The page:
My students have become adept at moving back-and-forth between apps and websites on their iPad Minis. They were able to work together to create quick videos of each other reading their Super Power leads then email the video to YouTube. My class then visited the two other fourth grade classes and used their minis to video every fourth grader in the school reading their lead. Personally, I think having my students conduct the recordings for the other classes was the highlight of the project. My students were so focused and engaged as they organized and directed the recordings of the other fourth grade students they didn't even realize they were learning how to be great leaders.
Monday, March 4, 2013
Here are a few pictures of the book display case I turned into a charging station. The case holds 30 Minis and each student is assigned a place. The iPads sit on the shelves best if the charging cord is placed towards the ceiling hence the cords being in sight. The back of the case is a mess but is working well.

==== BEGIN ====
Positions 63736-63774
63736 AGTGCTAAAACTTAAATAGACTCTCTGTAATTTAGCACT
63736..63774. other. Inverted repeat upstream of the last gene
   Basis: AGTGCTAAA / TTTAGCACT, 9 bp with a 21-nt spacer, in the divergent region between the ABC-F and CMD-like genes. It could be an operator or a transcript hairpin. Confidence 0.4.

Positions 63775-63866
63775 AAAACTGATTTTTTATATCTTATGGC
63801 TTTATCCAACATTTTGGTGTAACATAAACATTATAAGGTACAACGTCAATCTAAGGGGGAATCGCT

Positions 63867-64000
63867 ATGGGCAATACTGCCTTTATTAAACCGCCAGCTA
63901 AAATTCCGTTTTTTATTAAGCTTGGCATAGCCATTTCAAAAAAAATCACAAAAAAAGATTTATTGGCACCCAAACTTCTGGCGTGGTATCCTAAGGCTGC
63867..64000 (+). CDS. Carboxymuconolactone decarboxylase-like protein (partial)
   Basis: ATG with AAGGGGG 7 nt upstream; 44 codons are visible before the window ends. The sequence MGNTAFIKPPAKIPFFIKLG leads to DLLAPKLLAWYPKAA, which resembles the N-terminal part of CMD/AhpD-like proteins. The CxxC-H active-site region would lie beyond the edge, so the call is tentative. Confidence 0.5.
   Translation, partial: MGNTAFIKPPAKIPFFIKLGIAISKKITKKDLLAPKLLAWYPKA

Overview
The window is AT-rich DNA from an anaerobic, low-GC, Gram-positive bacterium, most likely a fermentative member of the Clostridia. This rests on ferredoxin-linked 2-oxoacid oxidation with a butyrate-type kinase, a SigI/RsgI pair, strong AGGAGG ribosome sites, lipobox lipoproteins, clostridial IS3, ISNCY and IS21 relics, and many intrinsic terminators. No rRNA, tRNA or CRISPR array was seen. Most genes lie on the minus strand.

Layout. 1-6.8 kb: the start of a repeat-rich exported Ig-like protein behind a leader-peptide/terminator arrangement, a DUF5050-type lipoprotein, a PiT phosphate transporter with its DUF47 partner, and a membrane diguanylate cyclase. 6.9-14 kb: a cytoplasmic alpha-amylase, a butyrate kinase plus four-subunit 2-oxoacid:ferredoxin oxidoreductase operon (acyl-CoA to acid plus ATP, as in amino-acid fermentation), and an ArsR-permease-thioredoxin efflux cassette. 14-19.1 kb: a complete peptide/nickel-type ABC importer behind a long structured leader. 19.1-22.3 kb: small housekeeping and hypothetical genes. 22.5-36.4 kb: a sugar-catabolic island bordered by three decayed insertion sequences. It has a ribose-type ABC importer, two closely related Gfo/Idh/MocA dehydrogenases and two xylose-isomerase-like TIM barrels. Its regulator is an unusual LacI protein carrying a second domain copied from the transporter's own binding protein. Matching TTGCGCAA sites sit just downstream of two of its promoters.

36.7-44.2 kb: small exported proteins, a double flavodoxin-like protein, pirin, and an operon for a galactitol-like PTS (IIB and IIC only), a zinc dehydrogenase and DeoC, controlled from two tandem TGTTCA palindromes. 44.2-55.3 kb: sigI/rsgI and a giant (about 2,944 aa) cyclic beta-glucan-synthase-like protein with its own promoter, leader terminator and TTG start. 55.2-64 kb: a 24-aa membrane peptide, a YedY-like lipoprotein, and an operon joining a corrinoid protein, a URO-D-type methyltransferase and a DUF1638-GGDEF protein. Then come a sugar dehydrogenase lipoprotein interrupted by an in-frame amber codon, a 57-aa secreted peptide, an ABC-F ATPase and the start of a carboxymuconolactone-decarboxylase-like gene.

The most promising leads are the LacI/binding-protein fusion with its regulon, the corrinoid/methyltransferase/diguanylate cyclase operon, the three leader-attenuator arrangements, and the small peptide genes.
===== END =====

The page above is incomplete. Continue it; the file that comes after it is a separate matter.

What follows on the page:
Saturday, March 2, 2013
Before placing the iPad Minis in the hands of my students there was a lot that I needed to do to get the Minis ready. Here are a few things I had to address.
I am now in charge of managing the school set of 30 iPad 2s, the 30 iPad Minis in my classroom and the eight 4th grade iPad/iTouches. Previously, without the new Minis it would take me up to 3 hours to install updates on all the machines. As you know, finding that kind of time is almost impossible so with the help of the district Information Technology and Library Services department and the district IT department together, a 13" MacBook Pro was purchased for my school.